Without question, the reforms that have been made to the economy since the 1980s have made it possible for the Philippines to enter into the global economy. However, those reforms have not helped the Philippines to compete effectively in that market and are only managing to exasperate the problems that were already extant in the country. The complete lack of growth in manufacturing, the low skill focus of the it industry, and the lack of strategic focus between the international market and the domestic economy demonstrate that the reforms that were enacted have not produced the end results that were originally desired (Austria, "The Philippines" 41). The primary goal of the state -- and arguably of any state -- especially in the developing world must be to strengthen social institutions such as education, labor standards, worker participation, and rule of law. In doing this, the developing nation can create a solid domestic foundation upon which international development and economic growth can occur. Up until this point, this stratagem has not been extensively followed in the Philippines (Lanzona 1). The case of the Philippines highlights the importance of creating these domestic policies that will strengthen institutions, bureaucratic efficiency, and competitiveness prior to entering into regional or global economies (Austria, "Liberalization" 2).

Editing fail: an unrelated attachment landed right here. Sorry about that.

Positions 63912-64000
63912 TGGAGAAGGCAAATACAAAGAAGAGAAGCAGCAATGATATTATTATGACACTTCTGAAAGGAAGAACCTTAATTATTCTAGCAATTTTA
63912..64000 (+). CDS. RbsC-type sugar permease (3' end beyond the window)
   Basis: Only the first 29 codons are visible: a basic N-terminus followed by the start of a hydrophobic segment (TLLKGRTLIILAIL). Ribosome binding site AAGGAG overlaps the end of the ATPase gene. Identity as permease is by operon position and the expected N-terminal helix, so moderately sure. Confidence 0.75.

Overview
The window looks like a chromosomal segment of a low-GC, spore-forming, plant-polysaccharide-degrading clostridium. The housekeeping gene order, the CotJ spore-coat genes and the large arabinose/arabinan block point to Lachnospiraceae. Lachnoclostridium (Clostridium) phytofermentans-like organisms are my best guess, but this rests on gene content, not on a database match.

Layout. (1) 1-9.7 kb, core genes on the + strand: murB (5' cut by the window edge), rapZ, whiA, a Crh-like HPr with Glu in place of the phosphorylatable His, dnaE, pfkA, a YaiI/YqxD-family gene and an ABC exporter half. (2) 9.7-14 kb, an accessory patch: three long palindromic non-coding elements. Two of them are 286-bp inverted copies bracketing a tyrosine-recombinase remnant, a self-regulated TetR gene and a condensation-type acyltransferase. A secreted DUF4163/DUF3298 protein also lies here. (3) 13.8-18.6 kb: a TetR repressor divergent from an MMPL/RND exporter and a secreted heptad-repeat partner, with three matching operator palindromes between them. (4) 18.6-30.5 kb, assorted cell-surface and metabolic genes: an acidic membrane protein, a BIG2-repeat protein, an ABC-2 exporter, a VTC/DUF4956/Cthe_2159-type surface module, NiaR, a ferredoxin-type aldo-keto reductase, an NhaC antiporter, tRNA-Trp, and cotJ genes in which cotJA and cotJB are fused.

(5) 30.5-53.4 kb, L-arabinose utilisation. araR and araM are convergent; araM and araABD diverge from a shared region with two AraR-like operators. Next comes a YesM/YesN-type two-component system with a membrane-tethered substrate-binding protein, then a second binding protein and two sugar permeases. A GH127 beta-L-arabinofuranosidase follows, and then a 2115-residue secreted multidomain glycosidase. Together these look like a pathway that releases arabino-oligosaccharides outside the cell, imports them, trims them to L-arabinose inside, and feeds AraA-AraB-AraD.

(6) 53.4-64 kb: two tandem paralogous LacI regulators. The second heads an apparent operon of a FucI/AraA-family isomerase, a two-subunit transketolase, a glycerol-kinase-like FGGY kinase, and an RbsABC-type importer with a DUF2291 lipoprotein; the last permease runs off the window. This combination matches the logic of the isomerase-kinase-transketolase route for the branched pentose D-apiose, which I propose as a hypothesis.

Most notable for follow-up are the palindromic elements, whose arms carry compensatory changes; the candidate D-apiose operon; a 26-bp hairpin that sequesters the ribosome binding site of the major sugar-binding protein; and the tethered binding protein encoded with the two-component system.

In the final analysis, it is apparent that the Philippines requires extensive political, bureaucratic, and social reforms in order to strengthen the state and enhance its capacity to take advantage of the opportunities inherent in globalization (Banlaoi 214). At issue is the reality that globalization benefits most those nations that already have robust, well-developed economies and stable political environments. In other words, globalization provides the most benefits to the developed world, though it can be an engine for economic growth in the developing world. The problem is that in the developing world it is just as likely that globalization will be used as a method to exploit cheap labor and unstable governments to the benefit of profit margins in the developed nations of the world. Thus, a developing nation such as the Philippines needs to be especially careful in entering into the global marketplace and embracing trade liberalization without first enacting domestic policies that protect itself from exploitation.